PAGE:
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Why more and more clubs are closing down

Since the 1990s, Italian clubs have decreased by 52%

Why more and more clubs are closing down Since the 1990s, Italian clubs have decreased by 52%

There are 2100 nightclubs that have been closed in Italy in the last 14 years. They have become banks, parking lots, skyscrapers, and churches, according to a new investigation by Repubblica, while the Night Time Economy Report 2024 from the UK reveals that just this year 67 venues have closed their doors. This phenomenon is spreading like wildfire in Europe, transforming all the tourist and cultural centers that once teemed with concerts and events. Club culture owes its decline to the demographic decline but also to the behavioral changes of young people: while in the '80s and '90s staying out until late at night was normal, now the new generations have different priorities. They are more health-conscious and enjoy spending time in nature, they are the most teetotal generation ever and the least sociable. So much so that they are dependent on dating apps. Meanwhile, in the UK, the Night Time Industries Association predicts that by 2030 all clubs will be extinct. Max Pezzali dedicated an entire album to the Abandoned Nightclubs in Italy, a project that documents the ruins where hundreds of people once partied freely.

According to Repubblica data, until the '90s Italy had about 7,000 nightclubs, a number that has dropped by 52% compared to only 630 new openings from 2010 to 2023. The report considers the demographic decline of eighteen-year-olds in Italy, which between 1983 and 2006 decreased by 46% from over a million young people to just over 550,000, but emphasizes that the decline in youth is not the only factor that has influenced the number of nightclubs. Among the demolished venues are the Echoes in Misano Adriatico, the Kiwi in Piumazzo in the province of Modena, and the Oasis in Sassuolo. The Naxos in Turin was replaced by a Basco supermarket, the Vanilla in Genoa by a Coop, while the Studio Zeta in Caravaggio is now a shopping mall. Outlets, pizzerias, landfills, and McDonald's: those that were once places of self-expression, entertainment, and celebration are now centers of unconscious consumption, non-places where many people gather without sharing anything.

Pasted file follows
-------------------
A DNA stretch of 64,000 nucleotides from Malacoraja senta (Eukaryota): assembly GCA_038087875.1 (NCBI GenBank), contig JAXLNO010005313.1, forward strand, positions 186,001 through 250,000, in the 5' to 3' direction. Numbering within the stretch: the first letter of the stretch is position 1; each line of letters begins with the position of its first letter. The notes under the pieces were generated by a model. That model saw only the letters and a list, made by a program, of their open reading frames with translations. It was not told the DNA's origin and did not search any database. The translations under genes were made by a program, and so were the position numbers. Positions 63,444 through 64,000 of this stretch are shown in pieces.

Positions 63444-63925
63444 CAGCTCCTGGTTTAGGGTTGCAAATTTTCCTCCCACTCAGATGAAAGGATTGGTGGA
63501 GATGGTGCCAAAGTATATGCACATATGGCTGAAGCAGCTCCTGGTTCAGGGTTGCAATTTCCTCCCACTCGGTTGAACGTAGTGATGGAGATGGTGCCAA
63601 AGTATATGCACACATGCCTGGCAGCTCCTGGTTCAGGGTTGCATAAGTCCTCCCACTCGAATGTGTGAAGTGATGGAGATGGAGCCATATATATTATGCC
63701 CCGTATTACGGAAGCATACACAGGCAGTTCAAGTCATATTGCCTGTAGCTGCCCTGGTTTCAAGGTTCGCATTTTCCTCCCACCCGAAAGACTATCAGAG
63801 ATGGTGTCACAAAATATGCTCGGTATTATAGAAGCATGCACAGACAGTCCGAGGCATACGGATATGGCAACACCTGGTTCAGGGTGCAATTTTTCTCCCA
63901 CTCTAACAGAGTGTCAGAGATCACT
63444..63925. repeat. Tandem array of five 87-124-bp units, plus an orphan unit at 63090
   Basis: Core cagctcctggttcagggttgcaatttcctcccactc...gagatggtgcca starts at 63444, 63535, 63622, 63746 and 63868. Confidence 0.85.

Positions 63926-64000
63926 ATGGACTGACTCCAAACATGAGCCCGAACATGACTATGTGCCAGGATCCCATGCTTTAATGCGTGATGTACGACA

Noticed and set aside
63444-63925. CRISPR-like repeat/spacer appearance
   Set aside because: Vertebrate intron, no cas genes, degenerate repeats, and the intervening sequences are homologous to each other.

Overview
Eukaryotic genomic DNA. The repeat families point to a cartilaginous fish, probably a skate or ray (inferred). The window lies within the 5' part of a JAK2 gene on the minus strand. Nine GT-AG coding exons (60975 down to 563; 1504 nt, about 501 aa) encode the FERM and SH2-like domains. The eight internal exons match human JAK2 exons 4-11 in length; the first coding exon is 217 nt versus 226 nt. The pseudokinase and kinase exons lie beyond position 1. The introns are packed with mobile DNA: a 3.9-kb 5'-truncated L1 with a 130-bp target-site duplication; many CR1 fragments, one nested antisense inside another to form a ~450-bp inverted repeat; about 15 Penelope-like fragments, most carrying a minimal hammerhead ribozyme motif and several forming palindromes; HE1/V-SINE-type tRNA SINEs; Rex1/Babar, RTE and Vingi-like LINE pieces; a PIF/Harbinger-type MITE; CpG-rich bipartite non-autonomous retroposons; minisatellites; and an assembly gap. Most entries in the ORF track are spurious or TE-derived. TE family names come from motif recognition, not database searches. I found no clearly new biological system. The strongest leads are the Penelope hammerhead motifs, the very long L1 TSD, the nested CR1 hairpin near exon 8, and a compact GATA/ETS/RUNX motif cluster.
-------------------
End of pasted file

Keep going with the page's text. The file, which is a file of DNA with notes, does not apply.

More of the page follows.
@cleared_to_play Conoscevate queste #discoteche abbandonate?? #luoghiabbandonati #imparacontiktok Glue Bicep - Bea

The '80s and '90s were marked by an unprecedented boom in nightlife, from the birth of the DJ to the establishment of iconic clubs like the Marabù in Reggio Emilia and the Cesar Palace in Cuneo. Today, the way young people experience music, as well as how they relate to each other, is very different, with the addition of Spotify and other streaming platforms that have made everything much more accessible and the rise of private parties and outdoor raves that have shaped the preferences of new clubbers. Compared to forty years ago, fewer people eagerly await Saturday night to party in front of a console, but it is normal that after a surprising number of new openings in the '80s and '90s, the trend would experience a reversal. At the same time, it is necessary to intervene before all that remains of this history is concrete: narratives like Abandoned Nightclubs by Max Pezzali or even photographic exhibitions like DISCO MUTE of 2022 allow the memories linked to those spaces to continue to resurface in the minds of those who experienced them, keeping alive a slice of Italy that deserves to be celebrated.